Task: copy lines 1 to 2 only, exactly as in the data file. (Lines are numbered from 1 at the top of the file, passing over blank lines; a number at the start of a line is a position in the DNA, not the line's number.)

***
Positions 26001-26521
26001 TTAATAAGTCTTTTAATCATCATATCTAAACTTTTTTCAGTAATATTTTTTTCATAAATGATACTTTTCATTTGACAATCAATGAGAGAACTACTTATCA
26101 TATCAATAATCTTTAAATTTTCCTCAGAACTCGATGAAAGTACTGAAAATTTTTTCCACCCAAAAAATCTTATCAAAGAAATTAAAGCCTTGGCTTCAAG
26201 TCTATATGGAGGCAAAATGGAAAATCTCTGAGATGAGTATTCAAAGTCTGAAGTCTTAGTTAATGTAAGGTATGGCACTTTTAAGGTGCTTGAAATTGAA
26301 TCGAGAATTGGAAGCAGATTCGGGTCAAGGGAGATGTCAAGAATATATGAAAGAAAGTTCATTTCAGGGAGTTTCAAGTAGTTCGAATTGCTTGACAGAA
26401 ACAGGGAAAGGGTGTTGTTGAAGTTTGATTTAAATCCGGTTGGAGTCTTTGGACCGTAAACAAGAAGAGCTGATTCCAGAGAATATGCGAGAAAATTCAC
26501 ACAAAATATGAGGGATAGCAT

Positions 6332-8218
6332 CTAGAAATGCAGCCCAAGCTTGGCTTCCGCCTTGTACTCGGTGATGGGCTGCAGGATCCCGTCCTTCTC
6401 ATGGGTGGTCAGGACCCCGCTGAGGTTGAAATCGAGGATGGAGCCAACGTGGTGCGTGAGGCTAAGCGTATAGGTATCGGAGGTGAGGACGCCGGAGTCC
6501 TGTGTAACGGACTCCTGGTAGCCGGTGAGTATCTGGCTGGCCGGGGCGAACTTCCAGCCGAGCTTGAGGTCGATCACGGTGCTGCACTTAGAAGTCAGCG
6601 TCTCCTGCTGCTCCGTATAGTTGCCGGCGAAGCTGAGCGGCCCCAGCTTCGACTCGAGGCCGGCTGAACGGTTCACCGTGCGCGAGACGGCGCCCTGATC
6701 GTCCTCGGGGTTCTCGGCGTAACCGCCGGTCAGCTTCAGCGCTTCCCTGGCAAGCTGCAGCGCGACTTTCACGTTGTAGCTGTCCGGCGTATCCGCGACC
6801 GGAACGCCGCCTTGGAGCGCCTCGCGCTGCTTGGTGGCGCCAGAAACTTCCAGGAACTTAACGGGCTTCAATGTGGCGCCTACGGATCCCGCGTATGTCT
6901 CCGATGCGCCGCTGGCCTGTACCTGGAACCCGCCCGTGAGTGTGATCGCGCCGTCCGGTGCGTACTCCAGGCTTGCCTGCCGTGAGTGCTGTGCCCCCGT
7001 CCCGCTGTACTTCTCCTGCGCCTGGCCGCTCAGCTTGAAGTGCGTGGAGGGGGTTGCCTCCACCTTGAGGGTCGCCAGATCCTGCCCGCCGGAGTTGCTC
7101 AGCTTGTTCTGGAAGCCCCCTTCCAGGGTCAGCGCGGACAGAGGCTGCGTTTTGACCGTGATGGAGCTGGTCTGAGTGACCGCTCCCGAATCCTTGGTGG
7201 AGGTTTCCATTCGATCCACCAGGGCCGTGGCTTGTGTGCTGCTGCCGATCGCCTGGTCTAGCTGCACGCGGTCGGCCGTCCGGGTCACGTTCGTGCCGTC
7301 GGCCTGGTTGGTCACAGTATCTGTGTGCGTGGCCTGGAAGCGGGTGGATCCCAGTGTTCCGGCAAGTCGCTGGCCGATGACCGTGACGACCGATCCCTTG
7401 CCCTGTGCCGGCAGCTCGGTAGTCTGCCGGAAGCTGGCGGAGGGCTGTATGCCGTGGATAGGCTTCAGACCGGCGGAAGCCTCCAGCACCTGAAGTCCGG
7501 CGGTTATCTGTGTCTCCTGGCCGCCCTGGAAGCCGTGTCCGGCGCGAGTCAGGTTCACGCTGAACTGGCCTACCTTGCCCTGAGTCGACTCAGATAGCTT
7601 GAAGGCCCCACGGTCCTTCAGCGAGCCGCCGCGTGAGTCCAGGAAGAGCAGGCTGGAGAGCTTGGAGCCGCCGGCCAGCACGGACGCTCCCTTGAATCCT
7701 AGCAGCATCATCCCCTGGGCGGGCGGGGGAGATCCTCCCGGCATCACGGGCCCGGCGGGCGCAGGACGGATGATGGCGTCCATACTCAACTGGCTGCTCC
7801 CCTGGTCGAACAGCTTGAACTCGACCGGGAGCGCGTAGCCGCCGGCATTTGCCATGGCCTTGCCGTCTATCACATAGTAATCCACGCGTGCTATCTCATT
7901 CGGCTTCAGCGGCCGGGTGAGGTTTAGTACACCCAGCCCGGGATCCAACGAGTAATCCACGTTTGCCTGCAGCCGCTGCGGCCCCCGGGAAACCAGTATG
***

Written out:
Positions 26001-26521
26001 TTAATAAGTCTTTTAATCATCATATCTAAACTTTTTTCAGTAATATTTTTTTCATAAATGATACTTTTCATTTGACAATCAATGAGAGAACTACTTATCA